Net Neutrality Links
I’ve added these links to the Net Neutrality Page today.
The Internet has become a remarkable fount of economic and social innovation largely because itÃ¢â¬â¢s been an archetypal level playing field, on which even sites with little or no money behind themÃ¢â¬âblogs, say, or WikipediaÃ¢â¬âcan become influential. If the Internet turns into a zone of tiered access, it will be harder for noncommercial sites or startup companies to compete with bigger firms.
Broadband providers insist that they have no plans to block access or degrade service to those who donÃ¢â¬â¢t pay a premium rate. But if some companies are getting better service, then all the others are getting worse service. Besides, there have already been examples of active discrimination. Last year, a rural telecom company in North Carolina blocked its usersÃ¢â¬â¢ access to the Internet-based phone service Vonage, and in Canada the telecom company Telus blocked access to a Web site supporting the telecommunications workersÃ¢â¬â¢ union. Market forces will offer some check to this kind of interferenceÃ¢â¬âif a particular provider goes too far, customers will take their business elsewhereÃ¢â¬âbut, in the world of broadband, market forces are weak, because most cities have only two major providers.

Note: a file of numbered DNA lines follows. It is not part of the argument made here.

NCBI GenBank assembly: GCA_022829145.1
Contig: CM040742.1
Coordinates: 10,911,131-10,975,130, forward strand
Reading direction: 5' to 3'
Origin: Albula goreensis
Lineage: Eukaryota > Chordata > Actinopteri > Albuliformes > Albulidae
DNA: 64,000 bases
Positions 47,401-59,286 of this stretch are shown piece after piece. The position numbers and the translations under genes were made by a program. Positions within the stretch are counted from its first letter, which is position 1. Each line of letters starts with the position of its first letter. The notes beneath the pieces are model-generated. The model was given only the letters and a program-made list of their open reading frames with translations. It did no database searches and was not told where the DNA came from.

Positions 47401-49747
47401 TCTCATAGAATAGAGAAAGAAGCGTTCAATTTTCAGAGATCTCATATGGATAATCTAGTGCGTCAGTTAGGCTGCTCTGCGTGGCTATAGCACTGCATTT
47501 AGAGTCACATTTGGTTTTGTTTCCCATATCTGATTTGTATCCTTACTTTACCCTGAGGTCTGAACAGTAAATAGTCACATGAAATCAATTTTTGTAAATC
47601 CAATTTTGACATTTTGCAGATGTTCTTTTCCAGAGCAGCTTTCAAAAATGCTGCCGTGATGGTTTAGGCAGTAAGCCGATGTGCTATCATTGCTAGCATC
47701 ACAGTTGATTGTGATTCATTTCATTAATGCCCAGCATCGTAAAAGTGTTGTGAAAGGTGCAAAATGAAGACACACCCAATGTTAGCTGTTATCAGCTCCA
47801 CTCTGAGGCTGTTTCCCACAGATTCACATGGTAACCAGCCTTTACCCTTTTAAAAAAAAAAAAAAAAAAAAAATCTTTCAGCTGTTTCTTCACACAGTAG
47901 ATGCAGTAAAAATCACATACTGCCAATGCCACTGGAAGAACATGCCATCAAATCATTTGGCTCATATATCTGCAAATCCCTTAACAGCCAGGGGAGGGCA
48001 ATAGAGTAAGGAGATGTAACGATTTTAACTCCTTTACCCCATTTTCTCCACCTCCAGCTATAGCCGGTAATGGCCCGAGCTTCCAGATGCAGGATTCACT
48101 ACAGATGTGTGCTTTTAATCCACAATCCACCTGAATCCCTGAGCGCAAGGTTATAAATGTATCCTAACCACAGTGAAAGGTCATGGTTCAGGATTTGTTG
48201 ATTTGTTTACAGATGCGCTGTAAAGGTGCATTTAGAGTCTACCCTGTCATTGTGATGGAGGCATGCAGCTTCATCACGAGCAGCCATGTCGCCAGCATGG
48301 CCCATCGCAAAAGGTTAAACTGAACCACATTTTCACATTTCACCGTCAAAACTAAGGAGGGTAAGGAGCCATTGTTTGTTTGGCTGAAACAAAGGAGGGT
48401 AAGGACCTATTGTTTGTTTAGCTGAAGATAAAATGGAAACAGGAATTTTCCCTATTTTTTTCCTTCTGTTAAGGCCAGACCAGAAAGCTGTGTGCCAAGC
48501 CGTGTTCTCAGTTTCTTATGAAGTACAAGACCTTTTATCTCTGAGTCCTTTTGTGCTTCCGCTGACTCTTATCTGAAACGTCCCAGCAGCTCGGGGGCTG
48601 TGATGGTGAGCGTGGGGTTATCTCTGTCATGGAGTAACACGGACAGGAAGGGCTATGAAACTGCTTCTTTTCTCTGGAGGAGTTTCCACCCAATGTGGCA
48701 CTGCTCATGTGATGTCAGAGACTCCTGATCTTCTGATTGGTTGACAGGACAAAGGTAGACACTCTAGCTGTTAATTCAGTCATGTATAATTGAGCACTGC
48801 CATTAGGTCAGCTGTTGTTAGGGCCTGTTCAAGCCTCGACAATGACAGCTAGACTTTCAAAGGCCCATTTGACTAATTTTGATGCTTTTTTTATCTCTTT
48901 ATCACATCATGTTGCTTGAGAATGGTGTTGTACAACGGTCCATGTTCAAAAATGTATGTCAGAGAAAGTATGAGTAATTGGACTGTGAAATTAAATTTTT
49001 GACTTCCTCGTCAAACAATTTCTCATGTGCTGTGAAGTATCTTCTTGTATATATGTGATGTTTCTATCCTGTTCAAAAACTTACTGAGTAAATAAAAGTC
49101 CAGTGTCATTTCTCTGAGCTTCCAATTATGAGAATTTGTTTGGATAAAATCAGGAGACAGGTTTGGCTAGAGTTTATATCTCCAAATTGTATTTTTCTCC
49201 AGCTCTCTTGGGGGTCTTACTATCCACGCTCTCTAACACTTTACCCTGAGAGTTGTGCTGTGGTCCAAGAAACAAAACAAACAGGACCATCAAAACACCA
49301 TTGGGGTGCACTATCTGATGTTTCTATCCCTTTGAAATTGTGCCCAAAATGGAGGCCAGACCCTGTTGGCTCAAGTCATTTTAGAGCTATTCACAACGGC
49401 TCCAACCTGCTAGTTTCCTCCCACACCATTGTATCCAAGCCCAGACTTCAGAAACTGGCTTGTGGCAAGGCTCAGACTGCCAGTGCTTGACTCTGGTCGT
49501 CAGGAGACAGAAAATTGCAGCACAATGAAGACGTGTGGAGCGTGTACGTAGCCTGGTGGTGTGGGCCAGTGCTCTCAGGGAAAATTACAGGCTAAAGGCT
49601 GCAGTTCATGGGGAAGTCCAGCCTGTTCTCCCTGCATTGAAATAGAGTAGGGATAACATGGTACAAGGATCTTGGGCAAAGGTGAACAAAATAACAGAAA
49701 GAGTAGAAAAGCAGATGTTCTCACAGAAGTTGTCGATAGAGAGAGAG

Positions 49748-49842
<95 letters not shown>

This is amazing. Charlie Gonzales proposed and 10 other Congressmen voted for an amendment to investigate search engines.
The coalition is moving forward, collecting more blogs and more friends on this cause. By contrast, the telcos have been quite taken aback by how much popular outrage there is at their land grab. Over 1500 blogs have rallied to the cause of internet freedom. They are losing, and they know it. I’ve had several disgusted insiders contact me about the low morale and dismay the lobbyists are feeling. They really don’t know what to do, so they are going to the bag grab of tried and true dinosaur tactics.
The amendment requires broadband providers “not to block, interfere with, discriminate against, impair, or degrade the ability of any person to use a broadband connection to access, use, send, post, receive, or offer any lawful content, application, or service made available via the Internet.”
That’s good, yes. But the bill goes on. It provides that network providers:
(1) are allowed to offer “to users a broadband video service or other service that requires prioritization of content, applications or services,” (as long as those video services don’t amount to bocking or interfering),
(2) are allowed to prioritize in a most favored nation sense (nonaffiliates get the same quality of service as affiliates),
(3) are allowed to discriminate based on “type of application,” and
(4) aren’t required to provide symmetric transport up and down. . . .
–ME “Liz” Strauss
NET NEUTRALITY PAGE